They’re at it again! Once more, the naysayers have launched a sneak attack on low-carb diets like the Atkins plan. And now the latest arrow in the quiver of the pro-carb camp is a new study that claims that diets low in carbohydrates could have a negative effect on your thinking.
Yes, this new study says that by cutting back on carbs, you could blunt an otherwise sharp mind. Pardon me if I don’t reach for the nearest bag of potato chips.
We’ve all been brainwashed into thinking that carbohydrates are essential nutrients and that "you’ve gotta have a certain amount of carbs in your diet." Nothing could be further from the truth. Your body converts carbohydrates into sugar, which has no nutritional value; i.e., there are no amino acids, vitamins, pro-vitamins, enzymes, fatty acids, or anything else of any nutritional worth in it.
In short, we’re talking about empty calories.
And now this study from the psychology department at Tufts University in Massachusetts claims that your mind may actually be in danger if you take a pass on the starches. And, as is so often the case on "studies" conducted by psychology departments, they were able to determine this on the basis of examining the habits of 19 women! Wow! Nineteen whole women! Now, the medical community really ought to sit up and take notice!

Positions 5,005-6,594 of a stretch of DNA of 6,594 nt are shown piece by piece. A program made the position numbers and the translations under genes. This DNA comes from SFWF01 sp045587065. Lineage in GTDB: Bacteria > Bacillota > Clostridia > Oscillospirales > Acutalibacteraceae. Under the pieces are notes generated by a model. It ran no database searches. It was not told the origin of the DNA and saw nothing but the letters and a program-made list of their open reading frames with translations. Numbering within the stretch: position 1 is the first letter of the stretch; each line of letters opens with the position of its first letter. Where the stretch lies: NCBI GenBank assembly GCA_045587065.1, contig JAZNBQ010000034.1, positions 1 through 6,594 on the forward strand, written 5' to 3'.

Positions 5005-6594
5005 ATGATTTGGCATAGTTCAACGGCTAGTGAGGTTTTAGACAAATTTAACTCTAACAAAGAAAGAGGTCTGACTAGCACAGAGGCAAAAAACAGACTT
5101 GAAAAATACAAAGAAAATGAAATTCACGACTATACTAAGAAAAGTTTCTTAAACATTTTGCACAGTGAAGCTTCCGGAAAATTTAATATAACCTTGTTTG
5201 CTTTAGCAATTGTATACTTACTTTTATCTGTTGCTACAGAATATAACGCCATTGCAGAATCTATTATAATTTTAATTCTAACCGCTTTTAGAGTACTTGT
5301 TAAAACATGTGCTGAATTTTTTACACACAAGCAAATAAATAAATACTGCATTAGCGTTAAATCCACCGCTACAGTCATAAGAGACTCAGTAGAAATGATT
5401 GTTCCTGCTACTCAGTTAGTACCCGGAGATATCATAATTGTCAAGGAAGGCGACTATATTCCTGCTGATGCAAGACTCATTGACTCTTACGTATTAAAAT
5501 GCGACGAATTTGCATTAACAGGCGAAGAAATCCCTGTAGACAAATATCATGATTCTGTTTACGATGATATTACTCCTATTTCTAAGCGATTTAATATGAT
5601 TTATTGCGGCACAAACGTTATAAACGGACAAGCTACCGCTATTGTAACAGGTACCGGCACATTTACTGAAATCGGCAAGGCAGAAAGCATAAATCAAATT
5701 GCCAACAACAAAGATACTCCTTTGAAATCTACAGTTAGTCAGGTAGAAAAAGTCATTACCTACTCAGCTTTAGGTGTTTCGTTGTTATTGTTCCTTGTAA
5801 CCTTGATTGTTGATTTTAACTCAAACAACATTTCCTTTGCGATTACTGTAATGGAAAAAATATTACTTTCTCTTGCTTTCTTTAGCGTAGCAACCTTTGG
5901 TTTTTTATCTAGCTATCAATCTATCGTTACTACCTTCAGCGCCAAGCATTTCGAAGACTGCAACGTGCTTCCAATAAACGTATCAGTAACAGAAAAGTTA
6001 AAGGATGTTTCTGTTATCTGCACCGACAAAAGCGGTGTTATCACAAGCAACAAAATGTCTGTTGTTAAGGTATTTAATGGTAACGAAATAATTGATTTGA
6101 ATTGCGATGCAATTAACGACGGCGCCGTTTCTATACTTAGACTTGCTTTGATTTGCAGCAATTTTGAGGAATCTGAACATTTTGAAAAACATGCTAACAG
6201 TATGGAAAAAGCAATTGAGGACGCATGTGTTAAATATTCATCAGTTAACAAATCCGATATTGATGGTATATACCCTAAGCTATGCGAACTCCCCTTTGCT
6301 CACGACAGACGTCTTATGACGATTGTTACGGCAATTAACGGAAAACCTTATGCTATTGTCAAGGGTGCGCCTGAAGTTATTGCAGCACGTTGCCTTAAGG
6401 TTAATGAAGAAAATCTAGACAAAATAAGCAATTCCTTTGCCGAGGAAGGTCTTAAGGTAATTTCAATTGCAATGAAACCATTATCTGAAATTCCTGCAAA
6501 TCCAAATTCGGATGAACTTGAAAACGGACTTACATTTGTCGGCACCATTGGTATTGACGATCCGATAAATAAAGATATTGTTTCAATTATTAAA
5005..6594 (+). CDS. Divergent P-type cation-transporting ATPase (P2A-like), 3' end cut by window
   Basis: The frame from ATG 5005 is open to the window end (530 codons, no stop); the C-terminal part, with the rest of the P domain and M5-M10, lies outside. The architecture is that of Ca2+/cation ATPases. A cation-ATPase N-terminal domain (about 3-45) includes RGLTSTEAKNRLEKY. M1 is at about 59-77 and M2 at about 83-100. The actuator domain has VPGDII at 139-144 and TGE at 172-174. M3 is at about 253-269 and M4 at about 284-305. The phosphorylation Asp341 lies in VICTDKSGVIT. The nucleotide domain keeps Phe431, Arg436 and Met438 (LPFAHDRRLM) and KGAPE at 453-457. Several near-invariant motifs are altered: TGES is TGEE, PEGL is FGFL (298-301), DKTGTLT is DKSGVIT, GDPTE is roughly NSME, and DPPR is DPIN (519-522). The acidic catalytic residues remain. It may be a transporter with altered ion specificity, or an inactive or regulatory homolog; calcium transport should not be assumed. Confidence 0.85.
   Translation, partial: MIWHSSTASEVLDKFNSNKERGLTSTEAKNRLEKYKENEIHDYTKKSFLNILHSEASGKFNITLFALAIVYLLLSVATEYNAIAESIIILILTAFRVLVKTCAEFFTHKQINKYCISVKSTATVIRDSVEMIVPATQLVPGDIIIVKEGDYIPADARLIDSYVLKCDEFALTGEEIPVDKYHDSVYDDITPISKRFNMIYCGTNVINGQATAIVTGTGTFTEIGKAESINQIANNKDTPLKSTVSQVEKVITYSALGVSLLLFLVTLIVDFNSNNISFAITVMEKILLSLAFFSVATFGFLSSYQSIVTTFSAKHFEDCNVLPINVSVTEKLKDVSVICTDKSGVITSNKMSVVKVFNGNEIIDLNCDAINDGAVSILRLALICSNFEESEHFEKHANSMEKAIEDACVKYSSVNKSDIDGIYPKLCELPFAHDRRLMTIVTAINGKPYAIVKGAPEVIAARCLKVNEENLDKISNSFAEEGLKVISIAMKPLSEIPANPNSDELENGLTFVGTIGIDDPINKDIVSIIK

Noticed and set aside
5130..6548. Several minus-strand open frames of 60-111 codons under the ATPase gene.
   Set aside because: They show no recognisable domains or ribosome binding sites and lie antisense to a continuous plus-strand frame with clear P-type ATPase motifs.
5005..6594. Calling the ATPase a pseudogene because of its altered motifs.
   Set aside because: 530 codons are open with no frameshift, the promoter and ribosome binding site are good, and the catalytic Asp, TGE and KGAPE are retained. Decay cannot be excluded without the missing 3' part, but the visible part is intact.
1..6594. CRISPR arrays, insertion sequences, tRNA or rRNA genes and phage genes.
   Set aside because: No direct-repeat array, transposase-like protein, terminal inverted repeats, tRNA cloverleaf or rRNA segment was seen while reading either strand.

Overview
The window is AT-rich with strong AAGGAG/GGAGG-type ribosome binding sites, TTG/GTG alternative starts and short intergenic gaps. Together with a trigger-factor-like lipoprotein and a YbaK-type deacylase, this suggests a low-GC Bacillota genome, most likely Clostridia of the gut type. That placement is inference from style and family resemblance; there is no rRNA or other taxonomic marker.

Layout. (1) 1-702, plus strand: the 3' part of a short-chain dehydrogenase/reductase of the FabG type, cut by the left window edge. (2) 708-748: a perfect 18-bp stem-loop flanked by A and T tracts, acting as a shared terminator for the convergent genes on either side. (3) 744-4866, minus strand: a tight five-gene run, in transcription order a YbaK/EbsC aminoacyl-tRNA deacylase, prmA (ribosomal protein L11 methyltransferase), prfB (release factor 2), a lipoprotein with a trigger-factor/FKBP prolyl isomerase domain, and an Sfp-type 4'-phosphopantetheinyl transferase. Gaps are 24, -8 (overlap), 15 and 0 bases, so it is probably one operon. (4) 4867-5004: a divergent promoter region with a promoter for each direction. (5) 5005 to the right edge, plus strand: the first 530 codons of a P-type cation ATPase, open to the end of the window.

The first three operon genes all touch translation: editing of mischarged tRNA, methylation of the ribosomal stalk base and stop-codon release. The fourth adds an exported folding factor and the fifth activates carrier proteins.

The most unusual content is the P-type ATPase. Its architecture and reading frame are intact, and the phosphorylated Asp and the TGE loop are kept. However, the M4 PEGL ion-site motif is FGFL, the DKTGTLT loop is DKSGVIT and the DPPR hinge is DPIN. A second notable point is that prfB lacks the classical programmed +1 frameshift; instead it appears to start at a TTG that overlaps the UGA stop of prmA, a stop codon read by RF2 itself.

The women in the research were between the ages of 22 and 55. Nine of them were placed on a low-carb diet, while the remaining 10 ate a low-cal, macronutrient diet as suggested by the American Dietetic Association. The women were subjected to a battery of tests to measure their memory skills (both short and long term) at various intervals during the study, as well as when they returned to their regular eating habits.
As you probably have already guessed (no doubt you’re quick-witted because you’ve been shoving carbs into your face), the low-carb group fared poorly on their cognitive tests compared to the women who ate the low-cal diet. In both the memory and the recall tests, the carb-deprived group lagged behind.
However, when it came to a test based on attention and focus, the low-carb group scored a "W" against the low-cal women – not to mention what was surely a shocking blow to the anti-carb researchers who were hoping for the sweep. But not to fear: the researchers had an "explanation" handy to waive off the low-carb group’s win. The researchers claimed that (as "other studies" had already proven) fatty and high-protein diets can be a boon to one’s attention span.
According to the study’s co-author Holly Taylor, a Tufts psychology professor, "Although this study only tracked dieting participants for three weeks, the data suggest that diets can affect more than just weight."
Maybe so … but can this "data" based on three weeks studying 19 women really be considered conclusive at any level? I hardly think so.
Excuse me for not taking of this too seriously. Ever since Dr. Atkins’ diet started having endless numbers of success stories with his well-researched and brilliant approach to eating, there’s been an endless parade of doubters. Atkins based his ideas on thousands of years’ worth of evidence showing that a high-fat, high-protein, low-carb diet is the healthiest way to eat.